How much does Medicare cost?
How much does Medicare cost?
Original Medicare is divided into Part A (Hospital Insurance) and Part B (Medical Insurance). Part A helps pay for inpatient hospital care, some skilled nursing care, home health care and hospice care. Part B helps pay for doctor services, outpatient hospital care, durable medical equipment, home health care not covered by Part A, and other services.
Medicare was never intended to pay 100% of medical bills. Its purpose is to help pay a portion of medical expenses. Medicare beneficiaries also pay a portion of their medical expenses, which includes deductibles, co-payments, and services not covered by Medicare.
The amounts of deductibles and co-payments change at the beginning of each year.
Part A - Monthly Premium
If you are eligible, Part A is free because you or your spouse paid Medicare taxes while you were working. You earn Social Security "credits" as you work and pay taxes. For each year that you work, you earn 4 credits.
2007 Part A Premium
40 or more credits
You will receive Medicare Part A for free if you meet one of the following criteria:
- You are 65 or older, and you receive or are eligible to receive full benefits from Social Security or the Railroad Retirement Board
- You are under 65, and you have received Social Security disability benefits for 24 months
- You are under 65, and you have received Railroad Retirement disability benefits and you meet Social Security disability requirements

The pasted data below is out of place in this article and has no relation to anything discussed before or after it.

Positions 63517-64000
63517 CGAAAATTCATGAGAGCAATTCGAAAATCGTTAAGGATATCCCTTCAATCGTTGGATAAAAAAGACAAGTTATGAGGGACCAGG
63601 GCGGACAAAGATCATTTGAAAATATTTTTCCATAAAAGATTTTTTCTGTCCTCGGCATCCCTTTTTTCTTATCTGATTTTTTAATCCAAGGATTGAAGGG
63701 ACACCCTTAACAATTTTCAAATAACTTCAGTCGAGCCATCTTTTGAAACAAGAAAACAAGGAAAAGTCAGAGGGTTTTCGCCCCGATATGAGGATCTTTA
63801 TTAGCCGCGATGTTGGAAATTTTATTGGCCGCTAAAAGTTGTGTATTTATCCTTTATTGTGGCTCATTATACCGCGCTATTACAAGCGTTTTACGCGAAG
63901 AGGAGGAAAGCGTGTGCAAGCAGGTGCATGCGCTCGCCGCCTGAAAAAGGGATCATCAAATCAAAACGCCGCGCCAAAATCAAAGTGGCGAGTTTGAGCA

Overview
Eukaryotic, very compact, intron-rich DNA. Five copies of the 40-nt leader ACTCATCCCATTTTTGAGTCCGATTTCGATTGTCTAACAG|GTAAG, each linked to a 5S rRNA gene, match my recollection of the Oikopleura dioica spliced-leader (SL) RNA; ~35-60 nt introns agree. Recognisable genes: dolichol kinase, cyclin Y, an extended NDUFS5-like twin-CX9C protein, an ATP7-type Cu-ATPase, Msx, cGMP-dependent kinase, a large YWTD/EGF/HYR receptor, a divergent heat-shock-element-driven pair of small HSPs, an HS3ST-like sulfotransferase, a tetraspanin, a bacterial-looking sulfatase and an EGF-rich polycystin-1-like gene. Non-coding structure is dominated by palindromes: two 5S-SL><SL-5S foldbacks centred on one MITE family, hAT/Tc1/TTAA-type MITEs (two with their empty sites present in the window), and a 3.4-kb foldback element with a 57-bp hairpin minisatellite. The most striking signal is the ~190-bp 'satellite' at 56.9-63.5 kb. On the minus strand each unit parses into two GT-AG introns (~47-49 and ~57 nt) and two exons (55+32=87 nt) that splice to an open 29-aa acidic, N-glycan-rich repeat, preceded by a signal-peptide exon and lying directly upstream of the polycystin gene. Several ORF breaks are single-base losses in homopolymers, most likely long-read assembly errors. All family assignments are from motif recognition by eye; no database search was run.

- You or your spouse had Medicare-covered government employment
- You are under 65 and have End-Stage Renal Disease
If you do not qualify for premium-free Part A, you may be able to buy it. Contact the Social Security Administration at 1-800-772-1213 for more information.
Part A - Deductibles and Copayments
- $992 per hospital benefit period (A hospital benefit period begins the first day you receive inpatient hospital treatment and continues until you have been out of the hospital or skilled nursing facility for 60 days in a row.)
- $1024 in 2008
Hospital Stay Copayment
Medicare pays in full (after the hospital deductible) for days 1-60
- Medicare pays all but $248 per day for days 61-90.
- $256 in 2008.
- Medicare pays all but $496 per day for days 91-150.
- $512 in 2008
- You pay all costs for each day over 150 days
Skilled Nursing Facility Copayment
- You pay nothing for days 1-20
- You pay $124 per day for days 21-100
- $128 in 2008
- Beneficiary pays all costs for each day beyond 100 days
Usually, a Medicare Supplement policy will pay for Part A deductibles and co-payments.
Part B - Monthly Premium
The Part B premium for 2007 is $93.50 per month for most people. Individuals with income over $80,000 or couples with incomes greater than $160,000 will pay more. Everyone who has Part B pays a monthly premium.
The Part B premium for 2008 is $96.40 per month for most people. Individuals with income over $82,000 or couples with incomes greater than $164,000 will pay more. Everyone who has Part B pays a monthly premium.
The monthly premium is deducted from your Social Security, Railroad Retirement, or Civil Service Retirement check. Beneficiaries enrolled in Part B who do not receive a monthly retirement check are billed by Medicare every three months.
Part B - Deductibles and Copayments
- $131 per year in 2007
- $135 in 2008
- Medicare helps pay 80% of the Medicare-approved amount. You usually pay 20% of the Medicare-approved amount
- You pay all of the limit ing charge when a provider does not accept assignment. (Doctors and other providers who accept assignment agree to accept the Medicare-approved amount for a service. Providers who do not accept assignment may charge you a 15% surcharge. You would be responsible for paying the surcharge (or limiting charge) as well as any co-payments.) Therefore, you should always ask a provider to accept assignment. For a list of providers in Indiana who accept assignment, contact 1-800-MEDICARE.